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Being part of an on-line writing group for several years has provided many benefits. But with the positives come a few negatives.
Over a period of time, one learns to recognize each reader’s style of critiquing and approach to writing fiction/non-fiction. I’ve discovered that, usually, all of our critiques collectively add up to one excellent response. Each person brings a different angle, a new take on the material. Some focus on character development more than story arc. Others seek deeper meanings in the piece and how they are revealed by imagery, metaphor, etc. And there’s usually someone who is good with punctuation or grammar or style. Rarely are comments duplicated, and, if they are, then they add weight to whatever is being discussed. So while responses can be predictable at times, they also are dependable.
I’m always astonished by the ways in which these multiple readings push me into deepening my revision process. I don’t submit anything that hasn’t gone through multiple (and I mean MULTIPLE) revisions. By the time the piece reaches my readers, it has been examined from every angle and I can’t find anything more to change. It’s a surprise, then, when the comments start dribbling in, and I learn all of the things I’ve missed or overlooked in my own editing process. Without those extra eyes and minds, my work would remain incomplete rather than being enriched by the perspectives these readers bring.
Okay, the Negatives:
Some readers are not sophisticated in their literary knowledge. Therefore, they often don’t get it if the writer is experimenting, trying out new approaches to the genre. I’ve learned to recognize who these individuals are in my group and to read their comments discriminately, recognizing their limitations.
In a similar vein, most of the critiquers have been through a writing program and bring some of the problematic, standardized workshop advice that can limit rather than liberate a story. Show and don’t tell is one approach. In certain instances, it’s valid and helpful counsel. But at its worst, it becomes a blanket response to all writing, the reader not taking into account when the narrative is more attuned to the character’s inner state than what is happening externally. Creating “scenes” also can fall into this trap. Sometimes a scene can vitalize a fading passage and dramatize what’s happening, bringing conflict and tension into the piece. Other times, it’s not appropriate.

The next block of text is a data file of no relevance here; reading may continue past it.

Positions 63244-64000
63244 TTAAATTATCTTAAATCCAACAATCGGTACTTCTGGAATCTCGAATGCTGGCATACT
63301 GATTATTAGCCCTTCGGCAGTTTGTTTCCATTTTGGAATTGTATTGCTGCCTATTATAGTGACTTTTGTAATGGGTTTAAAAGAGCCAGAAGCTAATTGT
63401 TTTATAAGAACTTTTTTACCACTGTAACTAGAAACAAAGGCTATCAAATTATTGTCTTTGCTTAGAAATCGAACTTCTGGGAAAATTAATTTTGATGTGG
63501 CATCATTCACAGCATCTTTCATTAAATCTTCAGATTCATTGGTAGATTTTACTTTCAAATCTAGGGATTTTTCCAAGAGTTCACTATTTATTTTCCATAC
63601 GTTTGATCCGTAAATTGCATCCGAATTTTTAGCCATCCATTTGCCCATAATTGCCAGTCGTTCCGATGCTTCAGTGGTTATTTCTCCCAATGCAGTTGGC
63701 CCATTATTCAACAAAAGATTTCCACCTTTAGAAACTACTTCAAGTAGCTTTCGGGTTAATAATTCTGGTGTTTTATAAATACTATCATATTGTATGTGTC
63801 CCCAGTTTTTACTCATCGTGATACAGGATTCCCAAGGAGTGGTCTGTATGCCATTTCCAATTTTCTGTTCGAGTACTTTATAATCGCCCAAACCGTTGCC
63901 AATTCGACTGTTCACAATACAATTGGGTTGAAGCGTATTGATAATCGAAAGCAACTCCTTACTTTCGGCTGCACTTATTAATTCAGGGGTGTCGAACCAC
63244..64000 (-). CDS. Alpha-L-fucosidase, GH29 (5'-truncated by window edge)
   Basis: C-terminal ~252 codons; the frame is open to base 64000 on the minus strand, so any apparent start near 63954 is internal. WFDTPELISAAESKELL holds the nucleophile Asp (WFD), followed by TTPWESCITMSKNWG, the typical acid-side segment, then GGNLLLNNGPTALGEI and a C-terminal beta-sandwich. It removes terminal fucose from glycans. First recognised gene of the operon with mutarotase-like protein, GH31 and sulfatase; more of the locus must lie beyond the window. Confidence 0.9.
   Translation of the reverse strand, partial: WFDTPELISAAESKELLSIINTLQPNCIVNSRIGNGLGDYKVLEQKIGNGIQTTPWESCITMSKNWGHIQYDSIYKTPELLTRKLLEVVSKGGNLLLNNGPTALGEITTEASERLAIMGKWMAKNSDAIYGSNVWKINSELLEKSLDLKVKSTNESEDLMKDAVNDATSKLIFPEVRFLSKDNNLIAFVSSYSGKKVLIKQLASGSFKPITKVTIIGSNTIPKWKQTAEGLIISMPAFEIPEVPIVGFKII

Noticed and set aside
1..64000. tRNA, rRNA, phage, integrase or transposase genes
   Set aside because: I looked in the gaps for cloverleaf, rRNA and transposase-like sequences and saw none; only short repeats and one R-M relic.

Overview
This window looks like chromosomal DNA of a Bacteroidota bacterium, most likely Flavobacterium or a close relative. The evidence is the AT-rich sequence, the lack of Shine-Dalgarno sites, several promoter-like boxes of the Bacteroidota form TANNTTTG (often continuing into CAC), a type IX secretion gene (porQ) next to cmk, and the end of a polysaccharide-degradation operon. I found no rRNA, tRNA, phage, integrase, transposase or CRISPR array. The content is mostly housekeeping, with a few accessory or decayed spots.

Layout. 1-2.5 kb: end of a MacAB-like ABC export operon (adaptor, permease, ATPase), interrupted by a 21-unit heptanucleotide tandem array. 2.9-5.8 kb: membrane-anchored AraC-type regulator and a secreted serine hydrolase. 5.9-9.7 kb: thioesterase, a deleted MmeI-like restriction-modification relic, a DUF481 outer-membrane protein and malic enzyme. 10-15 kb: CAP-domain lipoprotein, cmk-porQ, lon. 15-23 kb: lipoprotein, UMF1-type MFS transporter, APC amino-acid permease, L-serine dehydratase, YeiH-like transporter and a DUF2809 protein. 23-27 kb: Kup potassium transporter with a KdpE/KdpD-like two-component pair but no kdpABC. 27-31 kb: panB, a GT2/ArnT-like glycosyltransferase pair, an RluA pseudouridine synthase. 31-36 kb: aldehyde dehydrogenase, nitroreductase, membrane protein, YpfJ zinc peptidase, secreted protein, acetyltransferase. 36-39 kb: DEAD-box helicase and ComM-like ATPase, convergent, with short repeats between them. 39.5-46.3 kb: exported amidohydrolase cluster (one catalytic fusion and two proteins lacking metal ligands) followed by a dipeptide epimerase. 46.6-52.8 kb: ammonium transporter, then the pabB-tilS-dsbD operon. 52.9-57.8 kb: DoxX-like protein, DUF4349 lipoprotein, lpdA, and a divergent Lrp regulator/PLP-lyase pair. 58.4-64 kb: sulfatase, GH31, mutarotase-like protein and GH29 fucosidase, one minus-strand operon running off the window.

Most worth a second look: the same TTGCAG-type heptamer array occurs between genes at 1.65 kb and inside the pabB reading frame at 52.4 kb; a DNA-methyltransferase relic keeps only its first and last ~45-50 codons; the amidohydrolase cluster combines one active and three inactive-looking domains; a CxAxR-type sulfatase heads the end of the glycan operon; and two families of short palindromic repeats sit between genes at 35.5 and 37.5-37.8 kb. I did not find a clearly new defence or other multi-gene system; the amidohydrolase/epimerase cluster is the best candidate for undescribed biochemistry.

The greatest negative for me is when a writer sends off a really early draft that he/she hasn’t taken the time to hone him/herself. It’s essentially a freewrite containing all of the original grammar and punctuation errors, the assumption being that the messier the better—the more “emotional” or “authentic.” It’s not. It’s simply a very early draft that is difficult to read because of all the surface errors. Then I feel the writer is putting the responsibility on me to rescue this effort and do the actual writing. I don’t want to deal with early drafts because they are usually in the exploratory stage and haven’t really congealed yet. The writer hasn’t discovered the heart of the story and is relying on his/her readers to do this hard work for him/her. I resent being used in this way. But I also feel that responding too soon to an exploratory draft inhibits the writing itself, shutting down rather than opening up possibilities.
The positives clearly outweigh the negatives. Otherwise, I wouldn’t have remained with this group for so long. Not only do I learn from the responses to my own submissions, but I also get insight by reading comments on other members’ work.
Lily Iona MacKenzie